Directive Approach to Counselling

Directive Approach to Counselling

As the name itself this approach envisages a more active role for the counsellor. The counsellor employs varying degrees of direction to help the counselee to reach sound solutions. Also through his specialised knowledge and experience inscientific diagnosis and interpretation of data, counselees are helped to reach earlier solutions for their problems. According to early childhood courses, the proponent of this approach, the need for direction by the counsellor is inversely proportional to the individual counselee’s potentialities for self-regulation. Through the basic responsibility for reaching the solution is primarily more to take up increased responsibility for self-direction. This approach presupposes a more personalised relation with the counselee where the counsellor strives to identify psychologically with the counselee so that he can be understood better.

Counselling Steps by Teacher Courses in Mumbai

  1. Analysis: This involves collecting from various sources the data needed for an adequate understanding of the client. This includes administration of psychological tests etc. However, such testing and form filing should not come between the counsellor and counselee and its importance should be limited to the extent that it gives a better idea about the counselee.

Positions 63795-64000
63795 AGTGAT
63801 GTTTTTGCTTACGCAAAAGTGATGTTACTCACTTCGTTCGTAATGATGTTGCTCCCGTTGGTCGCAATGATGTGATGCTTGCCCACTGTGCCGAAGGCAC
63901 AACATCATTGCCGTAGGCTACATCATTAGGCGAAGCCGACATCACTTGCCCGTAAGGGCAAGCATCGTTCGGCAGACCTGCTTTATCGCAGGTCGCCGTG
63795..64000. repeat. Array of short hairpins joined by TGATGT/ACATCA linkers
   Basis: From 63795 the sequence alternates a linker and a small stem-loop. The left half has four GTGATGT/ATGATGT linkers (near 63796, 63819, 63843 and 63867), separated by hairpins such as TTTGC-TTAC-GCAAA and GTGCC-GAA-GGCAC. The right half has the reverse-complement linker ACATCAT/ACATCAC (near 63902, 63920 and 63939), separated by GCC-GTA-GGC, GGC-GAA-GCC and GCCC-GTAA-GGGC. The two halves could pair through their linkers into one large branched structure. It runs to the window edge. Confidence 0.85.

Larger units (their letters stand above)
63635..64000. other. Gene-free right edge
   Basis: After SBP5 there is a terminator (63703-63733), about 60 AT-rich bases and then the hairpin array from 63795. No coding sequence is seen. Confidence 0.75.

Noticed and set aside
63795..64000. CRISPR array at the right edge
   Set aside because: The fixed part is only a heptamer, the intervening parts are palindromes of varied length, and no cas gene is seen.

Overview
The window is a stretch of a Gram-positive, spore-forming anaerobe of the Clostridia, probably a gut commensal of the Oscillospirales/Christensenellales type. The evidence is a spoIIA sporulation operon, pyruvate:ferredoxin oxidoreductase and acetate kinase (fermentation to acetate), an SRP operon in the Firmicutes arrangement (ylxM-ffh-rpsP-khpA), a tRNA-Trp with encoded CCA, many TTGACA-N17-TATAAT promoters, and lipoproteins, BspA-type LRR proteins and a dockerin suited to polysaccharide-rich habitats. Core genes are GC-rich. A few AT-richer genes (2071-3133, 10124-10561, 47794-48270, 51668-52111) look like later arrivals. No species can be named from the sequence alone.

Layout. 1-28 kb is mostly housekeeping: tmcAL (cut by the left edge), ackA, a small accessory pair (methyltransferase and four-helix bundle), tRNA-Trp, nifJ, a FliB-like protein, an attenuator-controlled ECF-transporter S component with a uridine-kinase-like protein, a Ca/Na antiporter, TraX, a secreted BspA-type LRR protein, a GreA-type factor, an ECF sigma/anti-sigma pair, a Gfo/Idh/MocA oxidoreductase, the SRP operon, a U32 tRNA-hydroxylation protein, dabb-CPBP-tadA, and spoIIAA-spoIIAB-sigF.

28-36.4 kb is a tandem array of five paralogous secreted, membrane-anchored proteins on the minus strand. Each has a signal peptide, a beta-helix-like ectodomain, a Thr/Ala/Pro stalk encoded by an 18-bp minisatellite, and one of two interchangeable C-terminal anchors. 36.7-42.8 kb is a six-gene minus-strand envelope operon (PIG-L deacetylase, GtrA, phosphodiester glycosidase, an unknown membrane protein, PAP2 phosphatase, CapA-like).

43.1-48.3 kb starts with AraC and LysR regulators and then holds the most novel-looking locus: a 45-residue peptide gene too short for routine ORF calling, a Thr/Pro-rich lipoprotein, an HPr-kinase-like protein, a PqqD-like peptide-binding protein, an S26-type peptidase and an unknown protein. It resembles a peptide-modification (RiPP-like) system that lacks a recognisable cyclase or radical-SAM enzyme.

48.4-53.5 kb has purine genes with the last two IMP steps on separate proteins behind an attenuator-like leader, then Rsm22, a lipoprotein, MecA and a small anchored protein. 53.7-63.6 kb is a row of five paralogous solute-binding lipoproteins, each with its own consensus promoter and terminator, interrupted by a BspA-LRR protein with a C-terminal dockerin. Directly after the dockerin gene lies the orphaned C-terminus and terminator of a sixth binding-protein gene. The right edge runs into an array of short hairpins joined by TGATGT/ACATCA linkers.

2. Synthesis: This refers to summarising and organising the data so obtained, as to reveal the assets, liabilities, adjustments and maladjustments of the counselee. This includes the data obtained through psychological testing also.
  3. Diagnosis: This stage is concerned with formulating conclusions regarding the nature and the course o f the problems exhibited by the student. Drawing conclusions from the results ofpsychological testing administration of questionnaires etc. are done here.
  4. Prognosis: This refers to predicting the future course of development of the counselee’s problem in the light of conclusions as made earlier.
  5. Counselling: This is the most important and time consuming step in the whole process. This is where the expertise of the counsellor is needed most. It is a highly personalised teaching and learning process. It is direct teaching through explicit explanations, assistance in searching for interests, etc. that illuminate the counselee’s problems and so on. Sometimes the counsellor listens in a friendly/encouraging way. It may also involve practice sessions where with the warm support of the counsellor the counselee acts out the way he/she should. Thus he/she becomes his/her own teacher to the extent his/her capabilities and circumstances permits. Success thus achieved reinforces and retains those successful behaviours which in turn establish an adjusted way of life. Thus counselling involves:

(a) Assisting the student in self-appraisal, i.e. identifying his/her interests, motives and capabilities,

(b) Helping him/her to plan a course of action which utilises the capabilities and potentialities so identified and

(c) Finally in establishing an adoptive life style. To help the counselee appraise him/herself two types of data are self perceived data and data from external appraisal?

The counselee himself is the best source of certain type of information. However, the counsellors should also communicate those in obtained through analysis and diagnosis. However, he/she should be cautious enough not to make the counselee think that both of them are in the same state of ignorance. Counsellor does not enumerate in detail the steps of his/her analysis/dipsare etc.